a method. One is if it embodies implementation details that you
want to keep separated from the rest of the program. But if
*all* of your code is inside the class, there isn't any "rest
of the program" to keep it separate from.

Another is if you want to be able to override it in subclasses.
If there were different kinds of SubuserProgram that needed to
be installed in different ways, for example, it would make
sense to structure this as a collection of classes with an
install() method. But even then, you don't have to put all
the installation code in the classes -- the methods could just
be stubs that call out to different module-level functions if
you wanted.

A reasonable compromise might be to keep the *data* assocated
with a SubuserProgram in a class, maybe together with a few
methods that are tightly coupled to it, but have the major
pieces of functionality such as install() implemented by
separate functions that operate *on* the class, rather than
being inside it.
Currently, I have these functions logically
organized into source files, each between 40 and 170 LOC.

That's quite small as these things typically go. You can afford
to make them somewhat larger; I tend to find that files start to
get unwieldy around 1000 lines or so.
 
G

Gregory Ewing

Ian said:
How
about adding one abstract class per file, and then letting
SubuserProgram inherit from each of those individual classes?

I'd recommend against that kind of thing, because it makes
the code hard to follow. With module-level functions, you can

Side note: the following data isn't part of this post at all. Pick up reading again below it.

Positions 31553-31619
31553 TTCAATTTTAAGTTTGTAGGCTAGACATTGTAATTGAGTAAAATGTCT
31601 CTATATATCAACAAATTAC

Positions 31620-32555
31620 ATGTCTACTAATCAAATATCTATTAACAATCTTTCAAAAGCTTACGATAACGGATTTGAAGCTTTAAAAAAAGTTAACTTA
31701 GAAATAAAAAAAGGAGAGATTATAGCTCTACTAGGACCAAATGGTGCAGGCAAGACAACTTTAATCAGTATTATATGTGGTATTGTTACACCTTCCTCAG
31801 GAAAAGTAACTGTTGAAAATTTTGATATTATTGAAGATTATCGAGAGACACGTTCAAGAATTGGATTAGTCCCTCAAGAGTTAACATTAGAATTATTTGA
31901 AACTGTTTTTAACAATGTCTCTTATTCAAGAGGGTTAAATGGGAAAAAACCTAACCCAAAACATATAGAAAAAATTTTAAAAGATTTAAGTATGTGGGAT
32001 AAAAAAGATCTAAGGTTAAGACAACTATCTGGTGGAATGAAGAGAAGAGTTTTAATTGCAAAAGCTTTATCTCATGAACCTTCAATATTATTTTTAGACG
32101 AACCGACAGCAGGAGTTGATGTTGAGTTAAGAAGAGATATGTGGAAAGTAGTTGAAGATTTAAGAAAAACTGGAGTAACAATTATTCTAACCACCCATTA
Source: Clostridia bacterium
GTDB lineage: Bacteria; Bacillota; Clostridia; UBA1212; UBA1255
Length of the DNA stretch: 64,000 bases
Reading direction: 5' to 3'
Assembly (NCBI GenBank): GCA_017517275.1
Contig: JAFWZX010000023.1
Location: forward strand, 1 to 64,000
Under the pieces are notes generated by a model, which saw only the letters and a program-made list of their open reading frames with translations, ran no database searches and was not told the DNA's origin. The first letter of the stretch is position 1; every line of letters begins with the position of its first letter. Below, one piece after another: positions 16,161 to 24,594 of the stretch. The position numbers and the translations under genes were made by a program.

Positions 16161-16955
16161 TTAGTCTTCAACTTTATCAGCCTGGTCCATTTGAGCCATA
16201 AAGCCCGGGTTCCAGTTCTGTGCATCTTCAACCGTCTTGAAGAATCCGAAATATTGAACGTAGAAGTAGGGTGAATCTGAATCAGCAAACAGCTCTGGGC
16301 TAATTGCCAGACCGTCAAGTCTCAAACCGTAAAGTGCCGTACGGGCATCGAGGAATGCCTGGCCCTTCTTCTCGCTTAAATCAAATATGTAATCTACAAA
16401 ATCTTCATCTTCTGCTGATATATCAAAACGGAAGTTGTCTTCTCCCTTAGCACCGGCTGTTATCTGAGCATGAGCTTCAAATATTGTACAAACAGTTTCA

tell where any given function is coming from by looking at the
imports (as long as you haven't used 'import *', which is a
bad idea for this very reason).

But if you're looking at a method call on a class that
inherits from half a dozen base classes, it's hard to tell
which class it's implemented in.

In other words, massively multiple inheritance is the OO
equivalent of 'import *'.

The same goes for any scheme for injecting methods into a
class after defining it, only more so, because the reader
won't be expecting weird things like that.
 
D

Dave Angel

I don't really understand your problem or your examples, but
others apparently do. So I'll just make a few comments.


There is one problem though. Currently, I have these functions logically organized into source files, each between 40 and 170 LOC. I fear that if I were to put all of these functions into one class, than I would have a single, very large source file. I don't like working with large source files for practicall reasons.

Definitely limit your source file size. 10k lines is probably a
good limit.
If I am to define the class SubuserProgram in the file SubuserProgram.py,

That's a big mistake right there. Never let the module name match
the class name. If you really only happen to have a single class
in the file, then just use lower case for the filename.
 
T

tim.thelion

[snip]
Could you make the program name unique just by combining it with the

repository name in a single string?